The initial management of the lower-extremity patient should consist of a complete trauma evaluation in the context of polytrauma. Even isolated lower-extremity trauma may be life-threatening. Potential complications include vascular injury with massive blood loss, compartment syndrome, necrotizing fasciitis, and sepsis. Once life-threatening injuries have been triaged and resolved, detailed evaluation of lower-extremity injuries can proceed.
The key principles involve detailed assessment of the wound to identify issues that may threaten limb salvage and to determine which patients might be better served by amputation. Some important factors are (1) the presence of a fracture or open joint, (2) sensation and motor function of the extremity and foot, and (3) vascularity of the lower extremity and foot.
For successful limb salvage to occur, the patient must have the potential for bony union, joint and motor function sufficient for ambulation, and a sensate plantar surface to prevent ulceration and chronic denervation changes to the foot. Methods of bony fixation include external fixation, open reduction and internal fixation with extramedullary hardware, and internal medullary rodding. A multidisciplinary approach with orthopedic integration is necessary to assure bony union and success of reconstruction.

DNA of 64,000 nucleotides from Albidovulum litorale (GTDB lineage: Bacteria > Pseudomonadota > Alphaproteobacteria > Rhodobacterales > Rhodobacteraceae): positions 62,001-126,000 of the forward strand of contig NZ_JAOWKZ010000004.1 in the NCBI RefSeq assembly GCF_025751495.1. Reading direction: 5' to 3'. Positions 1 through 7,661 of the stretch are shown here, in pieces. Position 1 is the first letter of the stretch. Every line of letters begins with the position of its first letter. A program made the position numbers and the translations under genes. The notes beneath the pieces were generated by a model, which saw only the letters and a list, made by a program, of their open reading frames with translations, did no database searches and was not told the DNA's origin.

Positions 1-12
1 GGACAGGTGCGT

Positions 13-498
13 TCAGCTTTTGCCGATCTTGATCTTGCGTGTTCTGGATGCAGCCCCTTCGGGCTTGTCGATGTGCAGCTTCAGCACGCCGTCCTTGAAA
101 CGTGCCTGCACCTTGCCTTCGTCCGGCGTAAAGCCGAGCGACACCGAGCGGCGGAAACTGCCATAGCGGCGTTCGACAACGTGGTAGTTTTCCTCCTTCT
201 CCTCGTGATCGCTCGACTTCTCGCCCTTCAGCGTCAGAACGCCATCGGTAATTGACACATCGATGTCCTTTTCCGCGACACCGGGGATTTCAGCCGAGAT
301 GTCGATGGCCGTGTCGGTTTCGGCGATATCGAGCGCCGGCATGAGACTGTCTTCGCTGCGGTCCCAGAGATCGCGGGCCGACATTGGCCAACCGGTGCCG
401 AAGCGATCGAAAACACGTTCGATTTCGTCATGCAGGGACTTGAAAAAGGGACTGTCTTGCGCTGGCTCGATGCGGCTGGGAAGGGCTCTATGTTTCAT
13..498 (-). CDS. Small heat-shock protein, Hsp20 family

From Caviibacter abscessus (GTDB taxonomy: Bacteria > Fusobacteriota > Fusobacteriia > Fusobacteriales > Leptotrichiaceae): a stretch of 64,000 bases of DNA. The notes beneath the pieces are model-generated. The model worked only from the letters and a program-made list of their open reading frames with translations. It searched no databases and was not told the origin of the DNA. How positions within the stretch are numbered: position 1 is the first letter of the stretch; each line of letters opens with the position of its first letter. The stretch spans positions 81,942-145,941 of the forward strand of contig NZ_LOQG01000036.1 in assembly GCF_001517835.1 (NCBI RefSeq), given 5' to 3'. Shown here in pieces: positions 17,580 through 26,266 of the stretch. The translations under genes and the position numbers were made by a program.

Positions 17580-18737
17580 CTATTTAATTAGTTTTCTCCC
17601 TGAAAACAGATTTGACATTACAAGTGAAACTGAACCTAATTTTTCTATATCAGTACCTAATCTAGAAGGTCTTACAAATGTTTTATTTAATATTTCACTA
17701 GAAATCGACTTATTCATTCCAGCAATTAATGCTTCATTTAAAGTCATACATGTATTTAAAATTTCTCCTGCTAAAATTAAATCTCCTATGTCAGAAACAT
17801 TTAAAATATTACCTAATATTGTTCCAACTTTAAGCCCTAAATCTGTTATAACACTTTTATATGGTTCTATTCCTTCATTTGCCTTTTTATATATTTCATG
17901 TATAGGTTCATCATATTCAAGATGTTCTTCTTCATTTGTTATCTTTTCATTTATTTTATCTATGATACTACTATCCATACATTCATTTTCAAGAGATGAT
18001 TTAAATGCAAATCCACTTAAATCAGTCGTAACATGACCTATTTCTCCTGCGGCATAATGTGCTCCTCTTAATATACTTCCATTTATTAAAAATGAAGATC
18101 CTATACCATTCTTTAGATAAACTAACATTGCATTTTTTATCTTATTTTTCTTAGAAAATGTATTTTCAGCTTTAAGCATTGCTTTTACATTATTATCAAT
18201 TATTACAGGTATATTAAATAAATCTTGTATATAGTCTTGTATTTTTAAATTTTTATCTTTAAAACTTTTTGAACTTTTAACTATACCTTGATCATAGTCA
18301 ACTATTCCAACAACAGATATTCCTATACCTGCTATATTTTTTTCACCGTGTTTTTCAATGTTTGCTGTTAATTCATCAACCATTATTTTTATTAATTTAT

Appropriate debridement and adequate timing of coverage are essential. Typically, initial debridement should be performed until the wound is clean and clear of any obvious infection or necrotic material. Definitive orthopedic hardware placement should proceed with immediate soft tissue reconstruction to prevent bacterial colonization of the hardware and to reduce the risk of chronic osteomyelitis. When prompt definitive fixation is impractical, external fixation should be performed, followed by soft tissue reconstruction and closure of the wound. Delayed removal of the external fixator and placement of definitive orthopedic hardware may then be achieved with reduced risk of contamination.